Universite de Montreal Professor Michel Bouvier wins prestigious Killam Prize

Professor Michel Bouvier wins prestigious Killam Prize

Congratulations go out to Professor Michel Bouvier of the Universite de Montreal, who was one of the five Canadians – and the sole Montrealer – who won the prestigious Killam Prize. The $100,000 prize, which is awarded to each recipient, is presented by the Canada Council of the Arts to honour Canadian doctors and scholars who are currently at work on their respective cutting-edge innovations that are changing lives on a massive, global scale.

Professor Bouvier, who has been with the university for 32 years, was recognized in the Health Sciences category. For the past 15 years, he has been running a laboratory on behalf of the university’s Institute for Research Immunology and Cancer, it was his work in the fields of cell signalling and molecular pharmacology that earned him the prize.

Congratulations go out to Professor Michel Bouvier (left) of the Universite de Montreal, who was one of the five Canadians – and the sole Montrealer – who won the prestigious Killam Prize.

“It’s almost like winning a personal Nobel Prize. It’s great that society recognizes the importance of research for the good of the people,” he said in a recent phone interview. And Professor Bouvier added that he wants to share the honour with the 100 student researchers who are working with him at the institute towards the goal of finding new and better medications and treatments for cancer patients, with very little of the devastating side effects that go with it. He also dedicated the award to Jacques de Champlain, his Ph. D mentor and a former Killam Prize recipient. “I was a student at his lab, and he was like a second father to me. The fact that I am following in his footsteps is very heartwarming,” said Professor Bouvier.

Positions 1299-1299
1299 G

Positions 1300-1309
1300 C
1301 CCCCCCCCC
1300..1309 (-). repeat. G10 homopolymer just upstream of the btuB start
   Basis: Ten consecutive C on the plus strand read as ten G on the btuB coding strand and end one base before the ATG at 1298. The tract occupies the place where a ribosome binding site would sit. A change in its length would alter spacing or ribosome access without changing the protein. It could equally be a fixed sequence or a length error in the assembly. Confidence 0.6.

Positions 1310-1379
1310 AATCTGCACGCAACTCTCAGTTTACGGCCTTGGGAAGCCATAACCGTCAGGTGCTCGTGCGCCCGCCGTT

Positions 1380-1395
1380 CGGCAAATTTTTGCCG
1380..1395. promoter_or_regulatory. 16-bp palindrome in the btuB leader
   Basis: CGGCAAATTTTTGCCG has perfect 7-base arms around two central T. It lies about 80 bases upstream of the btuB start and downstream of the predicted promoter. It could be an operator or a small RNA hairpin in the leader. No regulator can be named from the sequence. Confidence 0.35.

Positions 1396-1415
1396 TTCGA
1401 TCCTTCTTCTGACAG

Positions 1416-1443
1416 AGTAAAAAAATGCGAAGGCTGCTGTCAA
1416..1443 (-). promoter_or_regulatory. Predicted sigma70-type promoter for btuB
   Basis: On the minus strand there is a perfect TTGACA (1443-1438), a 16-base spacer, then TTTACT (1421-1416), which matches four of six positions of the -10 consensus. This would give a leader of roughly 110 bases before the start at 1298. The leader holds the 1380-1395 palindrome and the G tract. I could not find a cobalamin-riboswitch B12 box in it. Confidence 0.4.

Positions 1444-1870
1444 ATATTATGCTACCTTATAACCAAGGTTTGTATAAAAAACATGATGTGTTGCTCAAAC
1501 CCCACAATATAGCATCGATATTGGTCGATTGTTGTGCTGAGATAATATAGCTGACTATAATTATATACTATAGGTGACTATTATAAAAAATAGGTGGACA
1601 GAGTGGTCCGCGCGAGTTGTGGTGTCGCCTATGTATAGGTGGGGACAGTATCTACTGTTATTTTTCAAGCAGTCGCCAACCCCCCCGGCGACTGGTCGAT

Professor Bouvier explained that his work on cell signalling and molecular pharmacology involves understanding the mechanisms that communicate to the cells and the proteins that signal the system to target which drugs are working to help kill cancer cells with less side effects that are usually associated with cancer treatments.

As well, he knows that owing to the fact that many people know someone who are either battling cancer or have passed away from it, that his work of digging through facts and data to find a better solution and create new therapies towards beating cancer must continue unabated.

“Cancer is not one disease, but a collection of diseases. Each one has their own different causes. And with targeted therapies, we can find the source that causes these different diseases,” said Professor Bouvier. “In the war on cancer, there are many little battles that we need to win, and we are fighting it battle by battle, but we are gaining ground on this enemy.”

“Will we win more battles over the next 10 years? Yes. Will we finally eradicate cancer over these same 10 years? I am not sure. But at least now, thanks to our research and tireless work, we are saving the lives of thousands and thousands of people.”

For more information on the Killam Prize, go to www.killamprogram.canadacouncil.ca.

By: Stuart Nulman – info@mtltimes.ca

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